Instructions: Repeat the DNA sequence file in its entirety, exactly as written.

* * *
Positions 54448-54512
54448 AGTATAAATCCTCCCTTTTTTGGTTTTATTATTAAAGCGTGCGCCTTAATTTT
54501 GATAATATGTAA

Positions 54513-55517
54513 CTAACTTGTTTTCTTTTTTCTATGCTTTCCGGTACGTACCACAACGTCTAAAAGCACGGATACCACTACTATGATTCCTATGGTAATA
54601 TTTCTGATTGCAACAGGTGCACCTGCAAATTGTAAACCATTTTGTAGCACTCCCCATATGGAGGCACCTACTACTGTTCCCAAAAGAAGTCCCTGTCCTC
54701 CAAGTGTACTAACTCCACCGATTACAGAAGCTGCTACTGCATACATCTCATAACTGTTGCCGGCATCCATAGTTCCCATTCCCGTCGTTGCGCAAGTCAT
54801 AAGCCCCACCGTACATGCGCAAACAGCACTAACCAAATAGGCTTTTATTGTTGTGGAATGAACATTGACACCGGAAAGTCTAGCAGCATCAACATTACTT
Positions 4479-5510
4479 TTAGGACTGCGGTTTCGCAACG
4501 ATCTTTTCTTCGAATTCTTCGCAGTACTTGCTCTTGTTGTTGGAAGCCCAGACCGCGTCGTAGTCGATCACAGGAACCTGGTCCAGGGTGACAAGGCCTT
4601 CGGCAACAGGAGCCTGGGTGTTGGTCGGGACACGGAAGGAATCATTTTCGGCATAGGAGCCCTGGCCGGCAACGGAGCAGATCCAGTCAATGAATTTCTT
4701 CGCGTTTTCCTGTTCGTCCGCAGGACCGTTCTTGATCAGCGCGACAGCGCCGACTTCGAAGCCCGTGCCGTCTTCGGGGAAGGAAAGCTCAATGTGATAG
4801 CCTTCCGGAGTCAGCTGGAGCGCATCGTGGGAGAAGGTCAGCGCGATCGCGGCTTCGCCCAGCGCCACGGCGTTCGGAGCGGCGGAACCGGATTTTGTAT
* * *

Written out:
Positions 54448-54512
54448 AGTATAAATCCTCCCTTTTTTGGTTTTATTATTAAAGCGTGCGCCTTAATTTT
54501 GATAATATGTAA

Positions 54513-55517
54513 CTAACTTGTTTTCTTTTTTCTATGCTTTCCGGTACGTACCACAACGTCTAAAAGCACGGATACCACTACTATGATTCCTATGGTAATA
54601 TTTCTGATTGCAACAGGTGCACCTGCAAATTGTAAACCATTTTGTAGCACTCCCCATATGGAGGCACCTACTACTGTTCCCAAAAGAAGTCCCTGTCCTC
54701 CAAGTGTACTAACTCCACCGATTACAGAAGCTGCTACTGCATACATCTCATAACTGTTGCCGGCATCCATAGTTCCCATTCCCGTCGTTGCGCAAGTCAT
54801 AAGCCCCACCGTACATGCGCAAACAGCACTAACCAAATAGGCTTTTATTGTTGTGGAATGAACATTGACACCGGAAAGTCTAGCAGCATCAACATTACTT
Positions 4479-5510
4479 TTAGGACTGCGGTTTCGCAACG
4501 ATCTTTTCTTCGAATTCTTCGCAGTACTTGCTCTTGTTGTTGGAAGCCCAGACCGCGTCGTAGTCGATCACAGGAACCTGGTCCAGGGTGACAAGGCCTT
4601 CGGCAACAGGAGCCTGGGTGTTGGTCGGGACACGGAAGGAATCATTTTCGGCATAGGAGCCCTGGCCGGCAACGGAGCAGATCCAGTCAATGAATTTCTT
4701 CGCGTTTTCCTGTTCGTCCGCAGGACCGTTCTTGATCAGCGCGACAGCGCCGACTTCGAAGCCCGTGCCGTCTTCGGGGAAGGAAAGCTCAATGTGATAG
4801 CCTTCCGGAGTCAGCTGGAGCGCATCGTGGGAGAAGGTCAGCGCGATCGCGGCTTCGCCCAGCGCCACGGCGTTCGGAGCGGCGGAACCGGATTTTGTAT